The authors of the Lancet study, researchers at the Bloomberg School of Public Health at Johns Hopkins, found that the number of maternal deaths in those countries in 2008 would have nearly doubled without contraception. They acknowleged, however, that maternal mortality record-keeping is weak in developing countries, a limitation of the study. They also found that an additional 29 percent of the deaths could have been prevented if women who wanted birth control would have received it, a concept called unmet need that is estimated using surveys of mothers in developing countries.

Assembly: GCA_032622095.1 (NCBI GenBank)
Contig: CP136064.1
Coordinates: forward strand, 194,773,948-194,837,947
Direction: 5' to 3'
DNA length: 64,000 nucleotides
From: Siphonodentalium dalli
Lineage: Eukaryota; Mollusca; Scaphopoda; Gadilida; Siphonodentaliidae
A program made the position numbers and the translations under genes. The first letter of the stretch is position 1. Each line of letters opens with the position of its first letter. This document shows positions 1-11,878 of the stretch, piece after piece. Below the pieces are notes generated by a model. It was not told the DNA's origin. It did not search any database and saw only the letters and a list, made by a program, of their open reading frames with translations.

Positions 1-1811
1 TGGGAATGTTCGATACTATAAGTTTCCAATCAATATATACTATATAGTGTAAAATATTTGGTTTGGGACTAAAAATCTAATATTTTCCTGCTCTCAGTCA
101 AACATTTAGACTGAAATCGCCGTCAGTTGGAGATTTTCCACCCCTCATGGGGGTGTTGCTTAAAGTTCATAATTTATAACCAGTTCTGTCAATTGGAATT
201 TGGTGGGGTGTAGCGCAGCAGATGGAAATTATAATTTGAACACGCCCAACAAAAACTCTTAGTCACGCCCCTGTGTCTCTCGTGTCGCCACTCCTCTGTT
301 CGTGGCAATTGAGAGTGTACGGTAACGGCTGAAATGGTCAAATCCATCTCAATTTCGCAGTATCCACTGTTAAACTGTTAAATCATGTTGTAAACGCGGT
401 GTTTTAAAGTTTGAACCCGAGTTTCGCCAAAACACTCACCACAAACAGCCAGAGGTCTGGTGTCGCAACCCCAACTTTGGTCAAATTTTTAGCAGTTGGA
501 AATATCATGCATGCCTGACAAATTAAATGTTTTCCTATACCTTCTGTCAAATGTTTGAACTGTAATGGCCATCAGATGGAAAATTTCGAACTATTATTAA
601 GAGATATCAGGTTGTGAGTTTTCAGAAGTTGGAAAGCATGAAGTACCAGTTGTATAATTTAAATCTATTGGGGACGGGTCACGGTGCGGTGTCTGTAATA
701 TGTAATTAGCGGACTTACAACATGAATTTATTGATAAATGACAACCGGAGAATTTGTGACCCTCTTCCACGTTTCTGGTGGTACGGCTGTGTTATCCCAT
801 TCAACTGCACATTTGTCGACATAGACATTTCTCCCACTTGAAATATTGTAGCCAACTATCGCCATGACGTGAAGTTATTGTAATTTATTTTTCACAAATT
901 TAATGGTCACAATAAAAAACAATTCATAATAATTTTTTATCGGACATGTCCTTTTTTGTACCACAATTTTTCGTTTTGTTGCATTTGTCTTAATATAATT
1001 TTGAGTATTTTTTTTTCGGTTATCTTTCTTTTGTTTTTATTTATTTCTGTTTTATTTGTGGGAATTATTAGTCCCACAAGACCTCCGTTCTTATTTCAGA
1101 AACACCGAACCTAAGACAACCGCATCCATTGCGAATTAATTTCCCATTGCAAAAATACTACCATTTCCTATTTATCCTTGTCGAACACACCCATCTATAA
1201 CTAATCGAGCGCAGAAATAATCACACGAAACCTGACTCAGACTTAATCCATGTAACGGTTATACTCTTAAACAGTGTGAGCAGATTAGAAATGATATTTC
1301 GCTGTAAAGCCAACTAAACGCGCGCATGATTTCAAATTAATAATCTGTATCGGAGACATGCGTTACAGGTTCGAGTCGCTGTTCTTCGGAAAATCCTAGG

Sabrina Tavernise, "Study Says Meeting Contraception Needs Could Cut Maternal Deaths by a Third," The New York Times. The New York Times, 9 July 2012. Web. 16 July 2012. http://www.nytimes.com/2012/07/10/health/meeting-contraception-needs-cou... [verified 4/22/14]